Disease-modifying drugs used to treat multiple sclerosis are eight times too expensive to be cost-effective, a new study suggests.
A new study suggests that disease-modifying drugs used to treat multiple sclerosis (MS) deliver little benefit given their high price. The study, published online yesterday by the journal Neurology, found that MS patients using the drugs experience modest health improvement, but the price of this improvement is eight times what is considered reasonable from a cost-effectiveness perspective.
The disease-modifying drugs in question—interferons and glatiramer acetate sold under the names Avonex, Betaseron, Rebif, and Copaxone—were introduced in the 1990s. As opposed to traditional MS therapies, which treat the disease’s symptoms, the newer drugs modify the course of the disease itself. They have been shown to slow the disease’s progression and reduce relapses, but can cost upwards of $30,000 per year.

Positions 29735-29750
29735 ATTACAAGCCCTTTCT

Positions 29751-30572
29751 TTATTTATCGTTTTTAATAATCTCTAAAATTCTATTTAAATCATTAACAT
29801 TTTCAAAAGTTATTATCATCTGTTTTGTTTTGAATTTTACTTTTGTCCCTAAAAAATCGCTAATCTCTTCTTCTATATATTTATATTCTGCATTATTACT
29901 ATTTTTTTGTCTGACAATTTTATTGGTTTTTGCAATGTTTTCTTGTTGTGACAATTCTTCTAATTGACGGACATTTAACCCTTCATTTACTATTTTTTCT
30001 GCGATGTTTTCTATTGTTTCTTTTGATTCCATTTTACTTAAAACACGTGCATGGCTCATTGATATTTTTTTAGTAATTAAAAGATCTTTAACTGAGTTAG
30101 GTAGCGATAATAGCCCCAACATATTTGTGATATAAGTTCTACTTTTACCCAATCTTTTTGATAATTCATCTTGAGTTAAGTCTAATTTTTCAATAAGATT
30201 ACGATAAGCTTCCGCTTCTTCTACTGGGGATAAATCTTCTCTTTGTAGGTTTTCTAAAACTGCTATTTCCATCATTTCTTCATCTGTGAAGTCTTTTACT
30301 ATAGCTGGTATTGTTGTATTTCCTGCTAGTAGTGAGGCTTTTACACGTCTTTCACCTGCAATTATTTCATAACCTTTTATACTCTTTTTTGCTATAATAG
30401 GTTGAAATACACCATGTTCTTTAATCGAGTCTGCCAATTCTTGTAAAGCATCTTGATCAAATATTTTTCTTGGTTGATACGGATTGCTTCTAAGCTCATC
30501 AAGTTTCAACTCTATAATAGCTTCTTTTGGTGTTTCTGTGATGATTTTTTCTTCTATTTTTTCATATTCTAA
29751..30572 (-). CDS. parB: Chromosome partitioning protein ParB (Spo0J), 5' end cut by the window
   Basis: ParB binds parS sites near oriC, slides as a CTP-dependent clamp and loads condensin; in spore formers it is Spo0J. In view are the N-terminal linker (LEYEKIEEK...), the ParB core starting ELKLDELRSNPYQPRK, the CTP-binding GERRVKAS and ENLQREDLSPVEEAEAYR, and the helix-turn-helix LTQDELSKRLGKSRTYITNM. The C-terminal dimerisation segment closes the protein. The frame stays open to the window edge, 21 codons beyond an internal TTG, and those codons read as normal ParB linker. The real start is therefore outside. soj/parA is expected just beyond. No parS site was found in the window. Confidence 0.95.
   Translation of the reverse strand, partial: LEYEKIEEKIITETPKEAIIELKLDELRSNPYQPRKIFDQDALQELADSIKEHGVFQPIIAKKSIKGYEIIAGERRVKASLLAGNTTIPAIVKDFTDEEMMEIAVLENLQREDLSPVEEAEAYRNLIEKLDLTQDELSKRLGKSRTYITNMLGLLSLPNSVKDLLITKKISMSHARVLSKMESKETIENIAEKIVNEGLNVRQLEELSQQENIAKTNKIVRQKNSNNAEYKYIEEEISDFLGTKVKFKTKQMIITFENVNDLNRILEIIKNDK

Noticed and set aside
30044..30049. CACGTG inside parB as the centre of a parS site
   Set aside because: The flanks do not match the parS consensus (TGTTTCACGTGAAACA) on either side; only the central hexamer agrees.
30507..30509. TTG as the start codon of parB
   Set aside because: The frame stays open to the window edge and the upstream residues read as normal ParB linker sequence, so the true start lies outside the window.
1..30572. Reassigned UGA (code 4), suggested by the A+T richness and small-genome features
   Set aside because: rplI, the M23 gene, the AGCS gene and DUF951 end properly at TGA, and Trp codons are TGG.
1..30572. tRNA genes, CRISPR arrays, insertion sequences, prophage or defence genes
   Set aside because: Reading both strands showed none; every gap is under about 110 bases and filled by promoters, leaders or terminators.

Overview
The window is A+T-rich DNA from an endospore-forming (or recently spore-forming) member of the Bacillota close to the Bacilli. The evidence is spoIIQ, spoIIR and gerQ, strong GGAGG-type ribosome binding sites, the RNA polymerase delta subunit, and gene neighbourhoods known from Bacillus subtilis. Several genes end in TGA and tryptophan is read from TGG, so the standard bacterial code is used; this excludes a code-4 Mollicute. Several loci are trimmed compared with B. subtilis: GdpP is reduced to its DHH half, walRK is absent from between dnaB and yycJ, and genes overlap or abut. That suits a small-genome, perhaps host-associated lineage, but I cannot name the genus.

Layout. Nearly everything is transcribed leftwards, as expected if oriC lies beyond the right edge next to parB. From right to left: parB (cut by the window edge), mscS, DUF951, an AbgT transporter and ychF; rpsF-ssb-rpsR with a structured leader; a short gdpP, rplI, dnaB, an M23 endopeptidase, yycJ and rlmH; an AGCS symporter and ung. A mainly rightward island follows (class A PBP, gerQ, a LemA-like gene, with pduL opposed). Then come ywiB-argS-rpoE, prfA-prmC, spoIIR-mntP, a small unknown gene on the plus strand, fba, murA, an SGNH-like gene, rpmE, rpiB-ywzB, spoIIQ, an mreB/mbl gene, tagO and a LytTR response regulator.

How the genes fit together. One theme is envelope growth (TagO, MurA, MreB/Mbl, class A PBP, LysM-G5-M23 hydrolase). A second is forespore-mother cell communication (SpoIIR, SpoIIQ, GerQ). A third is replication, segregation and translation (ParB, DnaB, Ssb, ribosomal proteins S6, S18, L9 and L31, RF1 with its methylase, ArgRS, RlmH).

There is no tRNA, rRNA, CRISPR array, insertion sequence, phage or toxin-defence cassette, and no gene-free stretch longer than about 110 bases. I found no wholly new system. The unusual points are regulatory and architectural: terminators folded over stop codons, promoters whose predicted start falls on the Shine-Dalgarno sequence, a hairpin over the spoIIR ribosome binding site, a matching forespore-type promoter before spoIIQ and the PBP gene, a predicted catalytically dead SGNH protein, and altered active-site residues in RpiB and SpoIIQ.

The study examined data from another survey that followed 844 early-state MS patients for four years and used computer modeling to project the cost of their health care and lost productivity over 10 years. The researchers then calculated how much a Quality Adjusted Life Year (QALY) cost for a given treatment. (One QALY is equivalent to an additional year of perfect health.) The total cost of a single QALY for MS patients on disease-modifying drugs came out to a staggering $800,000—far more than the $100,000 per QALY that is considered cost-effective.
The results showed that a person taking Avonex for 10 years would gain two months of perfect health, while one taking Copaxone would gain one month of perfect health. One taking Betaseron would have six years free of relapses compared to five years without it. The researchers pointed out that if the price of the drugs were lowered to their level in countries such as Britain, Canada, and Germany—a third what they are in the US—they would be far more cost-effective.
One important thing that the research did not look into was whether the disease-modifying drugs affected the likelihood, timing, or severity of MS progression, which determines how disabling the disease is.
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